It’s unfortunate that Basso was placed in a position where he could not participate in the ’06 Tour, but he is an amazing cyclist and truly the only contender, even ahead of Jan in my opinion, who could have beaten Lance.

Can’t the cycling world simply accept that Armstrong and Basso are two cyclists who at the same time were on a completely different level than the rest of the field because of their sheer determination and will?

I think the jealousy and greed of many other ProTour cyclists has fueled animosity and the best way to get the media on board is to push doping claims. How unfortunate.

Brian Sharp

Respond to this letter

Armstrong's credibility #3

On one hand you are critical of Armstrong and Basso, basically stating that Basso (and in the same sense Armstrong) is closer to guilty than innocent, and on the other hand you proclaim Riis as some sort of hero.

First of all, I have always found it hard to believe (ok, actually impossible to believe) that a team director has no idea that one of his 'superstars' is doping! That's like saying that an NFL coach has no idea his offensive line uses steroids...doubtful at best. So, if Basso is guilty, you must be naive to think that Riis was totally in the dark!

As far as the signing of Basso, in my opinion Discovery just beat everyone to the punch. I'm sure there were more than a few teams willing to 'take the risk' and were merely out-bid. Is having a substantial budget enough to exclude a team from competition? I hope not...for Tinkoff's sake!

Pete Tofinetti
Thunder Bay, On, Canada
Friday, December 15, 2006

Respond to this letter

Armstrong's credibility #4

Jerry, whilst I believe you have the right to form your own opinion, I ask the question. As you so rightly point out, the evidence against Basso is (at best) circumstantial and that the bags of blood are only Basso's by supposition, I also look at the fact that the Italian courts have found not enough evidence to proceed.

This, in my humble opinion, should therefore allow the belief of innocent till proven guilty. If, as you and the other teams believe, it is correct to sanction someone on purely hearsay and speculation without proof then the sport is really in a desperate way.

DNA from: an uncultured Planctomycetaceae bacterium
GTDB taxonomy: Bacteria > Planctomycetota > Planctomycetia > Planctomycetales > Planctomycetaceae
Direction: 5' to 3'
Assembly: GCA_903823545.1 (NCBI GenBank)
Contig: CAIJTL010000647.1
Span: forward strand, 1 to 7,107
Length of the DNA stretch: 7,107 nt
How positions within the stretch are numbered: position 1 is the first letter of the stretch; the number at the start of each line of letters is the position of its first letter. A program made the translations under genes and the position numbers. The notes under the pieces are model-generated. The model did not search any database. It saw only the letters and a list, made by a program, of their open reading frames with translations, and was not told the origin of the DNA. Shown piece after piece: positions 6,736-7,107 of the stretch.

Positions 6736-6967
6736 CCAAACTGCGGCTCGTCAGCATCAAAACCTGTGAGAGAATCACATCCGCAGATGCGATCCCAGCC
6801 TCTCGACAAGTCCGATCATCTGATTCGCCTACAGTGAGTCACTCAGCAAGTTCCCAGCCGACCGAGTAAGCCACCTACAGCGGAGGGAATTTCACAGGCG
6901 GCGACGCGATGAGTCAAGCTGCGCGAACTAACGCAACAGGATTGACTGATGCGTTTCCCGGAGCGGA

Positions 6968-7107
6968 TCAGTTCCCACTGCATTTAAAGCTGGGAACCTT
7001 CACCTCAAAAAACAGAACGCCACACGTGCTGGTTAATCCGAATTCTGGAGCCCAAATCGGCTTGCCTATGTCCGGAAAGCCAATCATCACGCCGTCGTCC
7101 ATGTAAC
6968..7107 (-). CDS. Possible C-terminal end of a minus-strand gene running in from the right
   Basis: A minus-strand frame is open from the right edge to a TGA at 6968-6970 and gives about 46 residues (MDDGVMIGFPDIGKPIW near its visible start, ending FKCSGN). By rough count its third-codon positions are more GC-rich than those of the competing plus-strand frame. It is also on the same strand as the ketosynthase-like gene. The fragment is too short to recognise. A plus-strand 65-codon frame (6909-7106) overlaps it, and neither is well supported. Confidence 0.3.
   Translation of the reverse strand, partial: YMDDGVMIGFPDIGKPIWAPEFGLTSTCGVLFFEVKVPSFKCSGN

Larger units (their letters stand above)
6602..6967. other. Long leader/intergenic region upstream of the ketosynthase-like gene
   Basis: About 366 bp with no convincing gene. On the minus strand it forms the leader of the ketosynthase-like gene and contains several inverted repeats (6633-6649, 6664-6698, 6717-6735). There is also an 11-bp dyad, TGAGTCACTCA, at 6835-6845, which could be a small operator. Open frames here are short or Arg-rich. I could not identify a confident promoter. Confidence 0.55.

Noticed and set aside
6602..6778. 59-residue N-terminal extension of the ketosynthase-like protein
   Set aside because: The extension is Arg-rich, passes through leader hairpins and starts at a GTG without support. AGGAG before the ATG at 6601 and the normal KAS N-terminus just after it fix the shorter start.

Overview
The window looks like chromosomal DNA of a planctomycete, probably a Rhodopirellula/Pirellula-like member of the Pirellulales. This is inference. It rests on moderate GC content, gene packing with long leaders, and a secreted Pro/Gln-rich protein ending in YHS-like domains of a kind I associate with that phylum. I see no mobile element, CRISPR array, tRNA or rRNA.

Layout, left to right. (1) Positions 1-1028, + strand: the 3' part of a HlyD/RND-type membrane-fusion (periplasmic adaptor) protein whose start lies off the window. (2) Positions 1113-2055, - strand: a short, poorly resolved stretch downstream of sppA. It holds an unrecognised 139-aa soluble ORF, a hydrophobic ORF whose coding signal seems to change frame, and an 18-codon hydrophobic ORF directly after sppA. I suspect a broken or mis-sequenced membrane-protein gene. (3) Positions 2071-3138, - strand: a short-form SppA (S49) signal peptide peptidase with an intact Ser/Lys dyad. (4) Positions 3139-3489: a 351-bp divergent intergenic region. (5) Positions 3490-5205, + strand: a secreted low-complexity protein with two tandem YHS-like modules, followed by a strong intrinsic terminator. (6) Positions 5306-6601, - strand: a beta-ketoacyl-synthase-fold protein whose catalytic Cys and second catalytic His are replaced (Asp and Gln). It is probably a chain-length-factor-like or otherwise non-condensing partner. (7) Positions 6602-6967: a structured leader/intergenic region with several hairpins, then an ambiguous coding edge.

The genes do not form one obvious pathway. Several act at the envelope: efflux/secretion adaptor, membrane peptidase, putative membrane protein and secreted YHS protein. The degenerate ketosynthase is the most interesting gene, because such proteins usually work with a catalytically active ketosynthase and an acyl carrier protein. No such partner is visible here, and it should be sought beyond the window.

We do not see FIFA running to sanction clubs or players because somebody said they saw them in a doctors office. Yet all these cyclists (who are amongst the most tested athletes in the world) have had their careers trashed.

Whilst I applaud CSC & T-Mobile for their very public stance, I also applaud Discovery & Tinkoff for their belief in the most basic of human rights.

Brisbane, Australia
Saturday, December 16, 2006

Respond to this letter

Armstrong's credibility #5

Following his retirement, I questioned Armstrong's ability to face a world in which he could no longer dominate the world of cycling. I also wondered how, with his continued involvement in the Discovery team, he would cope with the strong possibility that in 2006 Discovery would most likely not make the podium of the Tour.

How convenient then were the revelations on the eve of the Tour that prevented the best two cyclists in the world from starting the event - leaving the door a little more open for the 'clean' Discovery team?

And if Discovery could not take advantage of this (as we all witnessed) there was always the trump card available - the inevitable fact that Basso's relations with Riis and CSC would deteriorate leading to a parting of company. Basso with a number of years ahead of him and with no 'legal' reasons standing in the way of being contracted by Discovery will now go on to keep Armstrong's team 'in power' at the worlds biggest bike race.

If this is hard to swallow consider the Floyd Landis situation. From media stories it was widely accepted that Armstrong could not tolerate any of his support team wanting to further their careers by 'defecting', indeed it was reported that Lance considered Landis a traitor and we all know what happens to traitors.

I have never been a fan of conspiracy theories but it seems that there is only one winner stemming from the Operation Puerto and Floyd Landis situations?

Darren Earp
Leicester, UK
Saturday, December 16, 2006

Respond to this letter

Armstrong's credibility #6

I don’t know why anyone would be surprised about Armstrong supporting a rider who is under the suspicion of doping and/or under investigation for doping but has not had a shred of evidenced actually produced that he is doping.

Armstrong has been in that situation his entire career. If the same double standards were applied during Armstrong’s reign as Tour champion he would have had to be suspended every single year.

Let’s see, Michele Ferrari, L’Equipe, etc. What’s different with this Operation Puerto? I think that Discovery Channel and Armstrong have made a very clear (and I believe correct) statement about the media hyped rubbish.